Among the many monikers that Sedona likes to boast about are the breath-taking mountains and the vortexes below. Sedona has painted itself as a magical place where artists of every type are inspired to create their masterpieces or struggle to find their muse. I must admit being struck by the sheer size and beauty of the mountains and buttes all around us. Much like the San Jacinto Mountains in my own backyard, the sun seems to paint these mountains with a different personality by the minute.
I can now understand the publicity shots Sedona loves to share with the world. I’m sure you’ve seen the pictures of individuals sitting on some mountain butte contemplating their navel as the sun is setting. The entire region does have a different feel about it. It’s a setting perfect for contemplation and creative thoughts.
It was only after the first roads were built into the Sedona area in the mid-twenties that growth and prosperity soon began to follow. Now there’s a new twist in attracting tourists and the curious.
Vortex hunting has become big business.
Some locals claim that Sedona has long been known as a spiritual power center because of vortexes of subtle energy located in the area. “The subtle energy that exists at these locations interacts with who a person is inside. It resonates with and strengthens the inner being of each person that comes within a quarter to a half mile of it” or so the literature says. There are male and female vortexes but that would require too much of a definition and certainly a suspension of belief for a non-believer such as myself.
After perusing books on old time Sedona, I came to the conclusion that the spiritual aspect of this place would have been seen as a strange and even silly phenomena thirty years ago. But today it sells hotel rooms and some folks seem to have bought into it yoga mat and sunsets combined. I suspect for most visitors it’s more a trip inside their head than anyplace else.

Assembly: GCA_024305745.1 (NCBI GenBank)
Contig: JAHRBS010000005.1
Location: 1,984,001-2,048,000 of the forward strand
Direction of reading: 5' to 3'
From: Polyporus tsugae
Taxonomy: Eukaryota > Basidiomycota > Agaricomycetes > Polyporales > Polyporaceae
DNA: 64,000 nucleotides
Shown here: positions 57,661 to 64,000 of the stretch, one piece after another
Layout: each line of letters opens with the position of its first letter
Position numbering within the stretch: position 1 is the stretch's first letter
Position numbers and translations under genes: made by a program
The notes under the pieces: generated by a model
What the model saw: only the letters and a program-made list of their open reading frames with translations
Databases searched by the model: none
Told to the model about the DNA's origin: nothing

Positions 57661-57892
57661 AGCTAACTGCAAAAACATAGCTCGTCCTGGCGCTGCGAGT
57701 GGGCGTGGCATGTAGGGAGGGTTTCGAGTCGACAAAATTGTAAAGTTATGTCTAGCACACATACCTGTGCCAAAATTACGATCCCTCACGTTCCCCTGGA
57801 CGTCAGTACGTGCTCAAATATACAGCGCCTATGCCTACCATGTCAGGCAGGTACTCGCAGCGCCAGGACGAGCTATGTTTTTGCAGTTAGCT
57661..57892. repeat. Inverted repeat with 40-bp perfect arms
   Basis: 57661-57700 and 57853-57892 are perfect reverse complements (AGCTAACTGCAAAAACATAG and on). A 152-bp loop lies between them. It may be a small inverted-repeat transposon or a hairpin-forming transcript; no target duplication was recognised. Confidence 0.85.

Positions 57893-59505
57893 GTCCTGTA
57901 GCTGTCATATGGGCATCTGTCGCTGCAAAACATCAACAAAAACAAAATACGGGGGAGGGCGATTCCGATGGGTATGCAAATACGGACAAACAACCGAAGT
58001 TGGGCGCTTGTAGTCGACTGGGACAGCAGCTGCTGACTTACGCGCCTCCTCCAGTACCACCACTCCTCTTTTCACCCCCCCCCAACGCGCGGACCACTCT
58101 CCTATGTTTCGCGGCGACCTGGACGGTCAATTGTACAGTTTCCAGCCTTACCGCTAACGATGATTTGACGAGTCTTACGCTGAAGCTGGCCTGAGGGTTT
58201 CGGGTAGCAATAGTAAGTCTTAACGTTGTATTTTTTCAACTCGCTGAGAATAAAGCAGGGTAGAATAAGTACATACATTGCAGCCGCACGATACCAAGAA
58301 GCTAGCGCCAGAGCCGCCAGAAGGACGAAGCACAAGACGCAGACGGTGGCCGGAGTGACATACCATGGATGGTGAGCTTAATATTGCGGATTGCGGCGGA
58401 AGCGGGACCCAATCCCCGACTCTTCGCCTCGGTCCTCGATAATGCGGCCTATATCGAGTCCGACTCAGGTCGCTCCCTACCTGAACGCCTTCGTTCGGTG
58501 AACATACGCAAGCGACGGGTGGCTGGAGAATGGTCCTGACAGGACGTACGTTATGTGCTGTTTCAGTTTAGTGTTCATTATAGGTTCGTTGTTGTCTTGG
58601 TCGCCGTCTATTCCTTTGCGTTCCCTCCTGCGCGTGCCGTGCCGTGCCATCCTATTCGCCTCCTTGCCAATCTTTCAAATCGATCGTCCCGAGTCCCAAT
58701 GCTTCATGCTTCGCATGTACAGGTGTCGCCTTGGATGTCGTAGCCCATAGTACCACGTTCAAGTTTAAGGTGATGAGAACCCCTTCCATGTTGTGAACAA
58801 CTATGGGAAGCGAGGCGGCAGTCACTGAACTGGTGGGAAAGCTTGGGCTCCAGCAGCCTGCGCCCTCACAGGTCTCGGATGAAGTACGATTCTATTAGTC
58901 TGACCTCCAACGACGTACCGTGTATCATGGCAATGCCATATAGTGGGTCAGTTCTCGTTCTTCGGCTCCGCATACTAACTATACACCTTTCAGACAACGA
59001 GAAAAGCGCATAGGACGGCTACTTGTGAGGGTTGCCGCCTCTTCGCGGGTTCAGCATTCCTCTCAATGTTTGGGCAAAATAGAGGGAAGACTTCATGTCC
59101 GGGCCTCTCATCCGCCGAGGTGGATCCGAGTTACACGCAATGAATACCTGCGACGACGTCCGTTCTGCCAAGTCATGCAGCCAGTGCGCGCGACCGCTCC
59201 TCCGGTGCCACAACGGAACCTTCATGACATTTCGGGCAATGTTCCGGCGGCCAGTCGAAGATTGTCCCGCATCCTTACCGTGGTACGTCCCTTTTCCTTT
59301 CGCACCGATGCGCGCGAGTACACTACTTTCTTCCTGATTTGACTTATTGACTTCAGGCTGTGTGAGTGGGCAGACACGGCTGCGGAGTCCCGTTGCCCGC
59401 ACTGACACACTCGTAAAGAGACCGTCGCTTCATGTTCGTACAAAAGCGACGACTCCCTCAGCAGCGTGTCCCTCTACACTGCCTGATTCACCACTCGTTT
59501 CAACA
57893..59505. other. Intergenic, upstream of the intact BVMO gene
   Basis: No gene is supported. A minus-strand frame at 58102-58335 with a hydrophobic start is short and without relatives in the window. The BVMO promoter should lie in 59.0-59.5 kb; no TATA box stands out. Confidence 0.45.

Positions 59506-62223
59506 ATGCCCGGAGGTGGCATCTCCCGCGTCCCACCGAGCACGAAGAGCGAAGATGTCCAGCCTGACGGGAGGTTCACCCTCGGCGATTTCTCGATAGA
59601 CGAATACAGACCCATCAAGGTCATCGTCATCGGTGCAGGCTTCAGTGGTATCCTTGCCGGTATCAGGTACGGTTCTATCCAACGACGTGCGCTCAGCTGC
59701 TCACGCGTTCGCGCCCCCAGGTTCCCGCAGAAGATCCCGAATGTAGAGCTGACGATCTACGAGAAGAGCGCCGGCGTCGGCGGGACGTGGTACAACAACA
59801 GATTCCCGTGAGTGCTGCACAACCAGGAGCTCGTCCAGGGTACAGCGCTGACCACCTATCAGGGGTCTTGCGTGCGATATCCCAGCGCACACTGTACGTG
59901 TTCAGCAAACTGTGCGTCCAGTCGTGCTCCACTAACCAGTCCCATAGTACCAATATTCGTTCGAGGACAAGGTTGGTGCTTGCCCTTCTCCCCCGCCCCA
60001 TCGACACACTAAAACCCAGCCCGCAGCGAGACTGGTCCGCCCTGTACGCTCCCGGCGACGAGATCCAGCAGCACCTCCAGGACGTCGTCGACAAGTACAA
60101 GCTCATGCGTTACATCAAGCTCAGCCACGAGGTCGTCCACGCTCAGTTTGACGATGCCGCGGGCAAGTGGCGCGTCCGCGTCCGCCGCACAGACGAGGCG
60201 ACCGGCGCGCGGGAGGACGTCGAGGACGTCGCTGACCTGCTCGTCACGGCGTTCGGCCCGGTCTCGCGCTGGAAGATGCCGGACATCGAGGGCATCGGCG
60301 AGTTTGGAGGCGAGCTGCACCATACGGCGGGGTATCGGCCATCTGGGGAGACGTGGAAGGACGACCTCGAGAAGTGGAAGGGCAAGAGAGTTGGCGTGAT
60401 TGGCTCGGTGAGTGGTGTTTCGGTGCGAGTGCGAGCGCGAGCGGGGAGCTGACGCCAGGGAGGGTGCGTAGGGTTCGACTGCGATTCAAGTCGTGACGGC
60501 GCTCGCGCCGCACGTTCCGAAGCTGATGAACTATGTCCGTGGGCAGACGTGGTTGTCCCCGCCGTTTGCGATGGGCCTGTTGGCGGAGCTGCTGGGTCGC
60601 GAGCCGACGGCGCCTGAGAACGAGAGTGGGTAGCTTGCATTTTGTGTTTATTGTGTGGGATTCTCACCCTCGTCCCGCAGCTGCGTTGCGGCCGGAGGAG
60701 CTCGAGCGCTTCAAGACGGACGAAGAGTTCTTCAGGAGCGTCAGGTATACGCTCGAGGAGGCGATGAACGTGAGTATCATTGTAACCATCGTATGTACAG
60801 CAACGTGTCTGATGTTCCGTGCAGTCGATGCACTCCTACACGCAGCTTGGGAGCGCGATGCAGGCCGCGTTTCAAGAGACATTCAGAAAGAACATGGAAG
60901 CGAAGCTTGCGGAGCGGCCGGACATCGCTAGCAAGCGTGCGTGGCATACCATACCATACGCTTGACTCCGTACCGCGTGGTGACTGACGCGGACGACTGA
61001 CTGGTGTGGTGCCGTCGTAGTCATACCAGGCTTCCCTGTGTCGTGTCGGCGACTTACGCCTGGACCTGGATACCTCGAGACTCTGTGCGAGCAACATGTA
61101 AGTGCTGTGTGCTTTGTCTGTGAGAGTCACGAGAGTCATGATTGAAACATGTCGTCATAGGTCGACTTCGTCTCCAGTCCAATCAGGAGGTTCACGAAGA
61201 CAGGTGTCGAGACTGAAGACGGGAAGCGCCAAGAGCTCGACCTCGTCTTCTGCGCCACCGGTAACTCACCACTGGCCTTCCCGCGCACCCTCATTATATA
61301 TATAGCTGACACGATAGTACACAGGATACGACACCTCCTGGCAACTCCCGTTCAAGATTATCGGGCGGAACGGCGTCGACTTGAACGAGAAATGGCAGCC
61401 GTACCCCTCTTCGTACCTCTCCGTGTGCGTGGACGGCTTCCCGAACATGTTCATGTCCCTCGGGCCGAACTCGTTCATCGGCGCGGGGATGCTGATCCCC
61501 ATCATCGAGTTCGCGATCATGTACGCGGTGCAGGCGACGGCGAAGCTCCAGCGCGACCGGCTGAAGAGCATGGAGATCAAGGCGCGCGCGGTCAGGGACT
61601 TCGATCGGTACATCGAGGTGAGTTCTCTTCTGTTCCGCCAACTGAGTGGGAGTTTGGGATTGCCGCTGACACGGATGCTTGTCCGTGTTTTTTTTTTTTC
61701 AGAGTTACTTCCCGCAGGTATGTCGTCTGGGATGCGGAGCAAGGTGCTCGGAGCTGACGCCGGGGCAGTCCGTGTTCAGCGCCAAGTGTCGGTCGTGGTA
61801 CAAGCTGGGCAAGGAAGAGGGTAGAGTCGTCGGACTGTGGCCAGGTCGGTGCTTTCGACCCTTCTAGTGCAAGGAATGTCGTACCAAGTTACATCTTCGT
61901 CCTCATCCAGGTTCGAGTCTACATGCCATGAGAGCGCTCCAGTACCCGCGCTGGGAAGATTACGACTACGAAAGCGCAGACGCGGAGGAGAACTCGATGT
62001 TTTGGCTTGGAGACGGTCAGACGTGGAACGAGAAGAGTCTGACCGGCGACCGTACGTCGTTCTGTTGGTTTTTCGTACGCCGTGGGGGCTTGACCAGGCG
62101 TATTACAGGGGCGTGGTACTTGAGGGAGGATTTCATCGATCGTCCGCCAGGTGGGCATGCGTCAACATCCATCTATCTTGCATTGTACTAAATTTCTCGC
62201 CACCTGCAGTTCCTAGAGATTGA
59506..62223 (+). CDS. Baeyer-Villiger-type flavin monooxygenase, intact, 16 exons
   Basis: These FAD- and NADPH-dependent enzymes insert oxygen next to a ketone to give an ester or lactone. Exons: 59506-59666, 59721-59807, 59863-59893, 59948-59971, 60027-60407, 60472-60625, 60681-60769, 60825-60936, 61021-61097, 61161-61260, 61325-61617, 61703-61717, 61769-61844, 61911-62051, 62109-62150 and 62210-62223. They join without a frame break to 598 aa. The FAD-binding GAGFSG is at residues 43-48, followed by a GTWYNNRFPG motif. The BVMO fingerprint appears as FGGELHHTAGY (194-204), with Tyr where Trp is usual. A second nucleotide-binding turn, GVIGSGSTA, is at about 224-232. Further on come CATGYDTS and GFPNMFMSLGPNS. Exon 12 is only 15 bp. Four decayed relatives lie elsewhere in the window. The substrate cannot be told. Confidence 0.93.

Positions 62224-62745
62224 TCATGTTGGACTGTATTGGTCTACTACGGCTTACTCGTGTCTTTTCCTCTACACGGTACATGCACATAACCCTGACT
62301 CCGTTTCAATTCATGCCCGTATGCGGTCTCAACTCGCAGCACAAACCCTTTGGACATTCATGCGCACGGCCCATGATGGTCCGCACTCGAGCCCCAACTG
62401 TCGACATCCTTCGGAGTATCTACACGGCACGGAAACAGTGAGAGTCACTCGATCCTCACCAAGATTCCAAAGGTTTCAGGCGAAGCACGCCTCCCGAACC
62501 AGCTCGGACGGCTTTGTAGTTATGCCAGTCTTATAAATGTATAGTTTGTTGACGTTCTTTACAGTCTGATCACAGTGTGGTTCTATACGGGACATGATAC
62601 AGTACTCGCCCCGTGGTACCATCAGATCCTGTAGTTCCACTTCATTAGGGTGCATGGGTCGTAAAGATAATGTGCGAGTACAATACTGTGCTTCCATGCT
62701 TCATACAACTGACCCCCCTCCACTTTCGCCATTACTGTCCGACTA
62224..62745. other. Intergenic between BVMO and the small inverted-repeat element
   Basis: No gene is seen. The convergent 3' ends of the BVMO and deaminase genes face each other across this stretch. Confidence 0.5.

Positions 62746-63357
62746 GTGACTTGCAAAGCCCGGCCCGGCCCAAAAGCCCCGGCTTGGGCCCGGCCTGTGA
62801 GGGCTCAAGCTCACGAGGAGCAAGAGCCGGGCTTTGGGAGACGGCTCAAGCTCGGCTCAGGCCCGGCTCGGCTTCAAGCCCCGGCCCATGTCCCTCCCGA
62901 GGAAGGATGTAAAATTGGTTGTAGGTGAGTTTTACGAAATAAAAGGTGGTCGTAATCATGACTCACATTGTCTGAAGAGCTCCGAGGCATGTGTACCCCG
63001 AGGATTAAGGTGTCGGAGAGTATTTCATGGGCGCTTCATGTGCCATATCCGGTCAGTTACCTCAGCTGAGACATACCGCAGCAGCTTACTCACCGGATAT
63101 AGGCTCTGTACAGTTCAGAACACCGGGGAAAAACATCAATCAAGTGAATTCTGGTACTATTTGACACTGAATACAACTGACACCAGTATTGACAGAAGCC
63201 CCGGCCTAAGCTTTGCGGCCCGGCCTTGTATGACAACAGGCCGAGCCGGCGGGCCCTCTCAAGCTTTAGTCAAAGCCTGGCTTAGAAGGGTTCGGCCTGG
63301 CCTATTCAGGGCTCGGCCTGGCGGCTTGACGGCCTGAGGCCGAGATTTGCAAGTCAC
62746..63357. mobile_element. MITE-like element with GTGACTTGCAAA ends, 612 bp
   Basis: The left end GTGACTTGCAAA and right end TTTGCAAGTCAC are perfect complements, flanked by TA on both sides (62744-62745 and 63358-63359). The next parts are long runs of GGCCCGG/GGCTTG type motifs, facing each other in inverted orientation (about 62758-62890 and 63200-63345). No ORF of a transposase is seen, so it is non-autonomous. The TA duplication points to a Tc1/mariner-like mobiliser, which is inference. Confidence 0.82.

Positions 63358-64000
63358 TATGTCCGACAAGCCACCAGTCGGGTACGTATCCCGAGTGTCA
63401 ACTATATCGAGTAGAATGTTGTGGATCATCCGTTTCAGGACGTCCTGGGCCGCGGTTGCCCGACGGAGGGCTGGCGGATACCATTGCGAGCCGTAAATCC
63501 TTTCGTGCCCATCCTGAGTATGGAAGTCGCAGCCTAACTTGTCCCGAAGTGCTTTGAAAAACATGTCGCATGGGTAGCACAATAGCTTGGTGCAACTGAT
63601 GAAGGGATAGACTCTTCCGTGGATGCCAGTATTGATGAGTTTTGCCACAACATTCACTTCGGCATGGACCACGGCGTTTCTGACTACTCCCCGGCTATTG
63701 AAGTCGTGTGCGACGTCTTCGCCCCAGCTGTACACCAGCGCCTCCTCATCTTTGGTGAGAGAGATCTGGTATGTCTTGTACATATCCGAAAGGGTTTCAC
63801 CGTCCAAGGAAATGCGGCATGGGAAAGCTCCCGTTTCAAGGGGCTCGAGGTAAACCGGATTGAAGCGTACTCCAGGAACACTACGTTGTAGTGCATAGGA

The whole New Age, spiritual, metaphysical, mind-tripping moniker got started around the mid-seventies after a journalist came out here and wrote about her spiritual experience on top of some butte. New Age hippies followed and soon there were conferences here just focusing on spiritual healing and vortexes and healing crystals. Now Sedona and most of Red Rock Country seems to have captured a large part of that mysterious market. We were told that artists, writers and seekers from all around the world flock to this Red Rock Country for the spiritual uplifting experiences there.
Not to be left out of finding my muse, I went searching for my own personal vortex… but more about that later…
There are several ruins scattered about the Sedona area. One of the most fascinating is Tuzigoot (Apache for ‘crooked water’). The Tuzigoot pueblo was built in stages on top of a long ridge rising 120 feet above the Verde Valley. It was occupied between 1100 and 1425 A.D and was once one of the largest communities in the Verde Valley. Its occupants were a people called the Sinagua. These ancient farmers quickly learned about the plants, animals, soils and climate of the Verde Valley. This resulted in active trade and exchange of ideas that enriched all of the cultures of prehistoric Arizona.